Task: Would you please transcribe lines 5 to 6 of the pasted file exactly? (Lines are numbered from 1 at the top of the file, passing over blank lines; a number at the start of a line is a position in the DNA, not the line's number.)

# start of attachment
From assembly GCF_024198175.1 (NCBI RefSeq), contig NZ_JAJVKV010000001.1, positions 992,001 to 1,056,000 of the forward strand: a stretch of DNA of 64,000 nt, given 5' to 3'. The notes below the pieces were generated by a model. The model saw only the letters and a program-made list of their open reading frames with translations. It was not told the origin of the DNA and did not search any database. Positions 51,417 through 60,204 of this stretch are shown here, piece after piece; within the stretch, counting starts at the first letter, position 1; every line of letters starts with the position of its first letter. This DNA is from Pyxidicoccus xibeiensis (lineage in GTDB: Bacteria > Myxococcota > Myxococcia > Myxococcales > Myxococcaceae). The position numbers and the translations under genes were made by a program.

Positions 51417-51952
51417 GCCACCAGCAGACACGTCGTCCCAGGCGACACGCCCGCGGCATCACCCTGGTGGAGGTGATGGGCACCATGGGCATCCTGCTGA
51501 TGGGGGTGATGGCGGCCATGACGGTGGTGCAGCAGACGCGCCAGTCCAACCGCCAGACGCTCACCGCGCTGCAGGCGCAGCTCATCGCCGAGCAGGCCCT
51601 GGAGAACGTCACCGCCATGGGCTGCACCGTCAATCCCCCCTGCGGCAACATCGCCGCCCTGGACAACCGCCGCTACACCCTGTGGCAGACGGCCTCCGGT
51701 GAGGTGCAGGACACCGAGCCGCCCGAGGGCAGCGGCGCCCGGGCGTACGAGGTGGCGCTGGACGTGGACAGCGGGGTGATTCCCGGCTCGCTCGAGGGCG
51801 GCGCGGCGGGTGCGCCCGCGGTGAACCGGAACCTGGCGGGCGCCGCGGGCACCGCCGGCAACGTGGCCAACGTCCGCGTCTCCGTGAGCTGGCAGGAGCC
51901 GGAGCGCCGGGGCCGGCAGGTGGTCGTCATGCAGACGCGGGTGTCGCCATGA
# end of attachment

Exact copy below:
51601 GGAGAACGTCACCGCCATGGGCTGCACCGTCAATCCCCCCTGCGGCAACATCGCCGCCCTGGACAACCGCCGCTACACCCTGTGGCAGACGGCCTCCGGT
51701 GAGGTGCAGGACACCGAGCCGCCCGAGGGCAGCGGCGCCCGGGCGTACGAGGTGGCGCTGGACGTGGACAGCGGGGTGATTCCCGGCTCGCTCGAGGGCG